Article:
How does one get said mother?  Well, my favorite way is to make some vinegar.  Yes–make.  Try it, it’s easy.  You’ll need a large-ish jar–I’m actually using a cleaned-up gallon pickle jar, but just about anything will do, as long as you can get your hand into and out of the mouth. The second ingredient is just about any sort of mild alcohol. I’m partial to beer, but wine works just as well, as does cider.  Put the liquid in the jar, filling it no more than about halfway. Cover it, but not to seal–I’ve got the lid just resting on the top (not screwed down), and further covered with a kitchen towel.  Now, put it someplace out of direct sunlight, and wait.

After a few weeks to maybe a month, you should be able to see a layer of mother forming.  It will look like a rubbery slime forming on the top of the liquid.  That is a “raft”, created by the vinegar-producing lactic acid bacteria, and since they’re pretty much everywhere, it’s pretty much guaranteed that they’ll get in there. (If you absolutely must give them a helping hand, there are lots of ways. You can get some raw grain from the health-food store, and drop a handful in.  Or, you can get some organic, live-culture cider vinegar, and pour in a dollop.)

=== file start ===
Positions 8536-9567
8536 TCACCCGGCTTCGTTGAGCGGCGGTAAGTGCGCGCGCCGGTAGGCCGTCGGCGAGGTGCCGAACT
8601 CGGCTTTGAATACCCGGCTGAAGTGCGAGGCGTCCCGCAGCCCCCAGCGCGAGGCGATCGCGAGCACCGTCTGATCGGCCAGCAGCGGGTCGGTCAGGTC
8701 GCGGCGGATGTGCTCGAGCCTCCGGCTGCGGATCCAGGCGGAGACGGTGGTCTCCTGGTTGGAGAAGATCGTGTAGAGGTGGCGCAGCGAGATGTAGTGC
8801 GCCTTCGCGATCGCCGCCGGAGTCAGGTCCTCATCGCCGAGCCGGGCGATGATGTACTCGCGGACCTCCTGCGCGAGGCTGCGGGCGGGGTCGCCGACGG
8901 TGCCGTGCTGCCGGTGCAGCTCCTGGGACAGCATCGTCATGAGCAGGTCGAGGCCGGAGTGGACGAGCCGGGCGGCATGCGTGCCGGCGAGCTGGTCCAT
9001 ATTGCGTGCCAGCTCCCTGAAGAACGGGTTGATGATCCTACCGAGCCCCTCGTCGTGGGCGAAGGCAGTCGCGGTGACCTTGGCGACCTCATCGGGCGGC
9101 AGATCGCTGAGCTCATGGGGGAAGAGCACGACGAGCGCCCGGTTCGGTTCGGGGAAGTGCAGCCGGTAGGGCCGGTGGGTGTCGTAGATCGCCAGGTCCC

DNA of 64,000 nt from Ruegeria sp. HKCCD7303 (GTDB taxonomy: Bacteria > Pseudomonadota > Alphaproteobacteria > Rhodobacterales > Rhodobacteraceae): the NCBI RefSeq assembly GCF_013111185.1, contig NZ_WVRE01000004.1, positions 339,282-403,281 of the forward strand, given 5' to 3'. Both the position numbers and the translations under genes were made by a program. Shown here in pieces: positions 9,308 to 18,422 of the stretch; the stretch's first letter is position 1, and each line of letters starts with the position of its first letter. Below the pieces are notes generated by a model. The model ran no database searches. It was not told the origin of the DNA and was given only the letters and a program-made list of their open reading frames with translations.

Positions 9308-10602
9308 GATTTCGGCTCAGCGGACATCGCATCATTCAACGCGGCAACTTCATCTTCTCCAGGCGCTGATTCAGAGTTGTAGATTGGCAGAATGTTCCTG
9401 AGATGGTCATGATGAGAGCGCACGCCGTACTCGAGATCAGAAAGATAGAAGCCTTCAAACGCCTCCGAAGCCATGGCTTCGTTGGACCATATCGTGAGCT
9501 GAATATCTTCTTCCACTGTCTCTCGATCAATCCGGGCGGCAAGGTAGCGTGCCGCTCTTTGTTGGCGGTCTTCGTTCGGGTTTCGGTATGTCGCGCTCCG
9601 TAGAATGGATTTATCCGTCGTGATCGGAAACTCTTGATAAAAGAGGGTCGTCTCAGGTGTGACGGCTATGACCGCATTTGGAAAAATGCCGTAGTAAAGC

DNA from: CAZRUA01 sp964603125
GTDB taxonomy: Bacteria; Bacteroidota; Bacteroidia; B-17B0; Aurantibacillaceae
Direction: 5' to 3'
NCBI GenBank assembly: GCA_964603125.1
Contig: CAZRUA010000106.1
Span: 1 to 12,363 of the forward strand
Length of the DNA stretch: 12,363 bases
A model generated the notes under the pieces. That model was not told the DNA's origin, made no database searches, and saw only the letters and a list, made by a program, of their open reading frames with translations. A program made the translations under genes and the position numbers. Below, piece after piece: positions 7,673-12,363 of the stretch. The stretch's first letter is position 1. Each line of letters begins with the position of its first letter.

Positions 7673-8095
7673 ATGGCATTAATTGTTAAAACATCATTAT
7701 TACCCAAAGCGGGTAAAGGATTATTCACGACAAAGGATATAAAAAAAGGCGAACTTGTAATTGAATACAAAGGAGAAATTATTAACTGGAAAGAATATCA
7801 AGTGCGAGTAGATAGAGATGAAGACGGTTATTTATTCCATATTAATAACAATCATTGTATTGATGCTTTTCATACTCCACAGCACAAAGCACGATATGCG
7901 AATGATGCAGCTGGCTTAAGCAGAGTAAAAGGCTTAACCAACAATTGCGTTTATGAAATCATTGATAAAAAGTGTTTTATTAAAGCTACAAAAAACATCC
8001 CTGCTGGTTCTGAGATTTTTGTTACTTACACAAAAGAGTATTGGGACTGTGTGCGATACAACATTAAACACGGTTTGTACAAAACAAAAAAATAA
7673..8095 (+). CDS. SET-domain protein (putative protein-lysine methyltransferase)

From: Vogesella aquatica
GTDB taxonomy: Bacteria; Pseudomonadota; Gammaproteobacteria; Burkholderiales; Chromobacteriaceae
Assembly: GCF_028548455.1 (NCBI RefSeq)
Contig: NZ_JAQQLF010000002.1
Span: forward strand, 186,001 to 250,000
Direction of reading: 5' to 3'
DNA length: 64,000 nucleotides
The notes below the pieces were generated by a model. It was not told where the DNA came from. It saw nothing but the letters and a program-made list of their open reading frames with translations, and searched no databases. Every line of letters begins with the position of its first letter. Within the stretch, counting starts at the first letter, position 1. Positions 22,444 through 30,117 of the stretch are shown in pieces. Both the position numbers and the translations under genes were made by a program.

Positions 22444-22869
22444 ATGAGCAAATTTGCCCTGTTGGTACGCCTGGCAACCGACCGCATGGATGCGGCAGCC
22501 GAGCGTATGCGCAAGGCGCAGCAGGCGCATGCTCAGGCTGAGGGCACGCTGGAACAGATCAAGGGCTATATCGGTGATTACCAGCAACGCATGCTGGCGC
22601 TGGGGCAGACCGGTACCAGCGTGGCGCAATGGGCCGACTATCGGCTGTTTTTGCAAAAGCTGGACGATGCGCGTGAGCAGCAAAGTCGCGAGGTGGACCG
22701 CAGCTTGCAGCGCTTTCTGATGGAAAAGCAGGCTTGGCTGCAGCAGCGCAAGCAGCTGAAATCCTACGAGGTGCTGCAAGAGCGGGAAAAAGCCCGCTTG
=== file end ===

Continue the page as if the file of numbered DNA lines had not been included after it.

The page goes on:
To harvest the mother, wash your hands, reach in, and grab it. If you start another batch, add a piece of the mother (or the whole thing!) to the liquid, and it’ll go to vinegar much more quickly.  To ‘harvest’ the vinegar, you’ll need to figure out your favorite way to get it separated from the mother.  A few interesting points: after you take the liquid from the mother, if you just leave it in the jar, go ahead and pour more beer (or wine, or cider) over the top of it; there’s your next batch.  Or, if you’re not using it quickly enough, or you just want to make lots & lots more, you can add more of your base liquid to the original liquid, without draining any off.  The original mother will sink to the bottom, and a new one will form.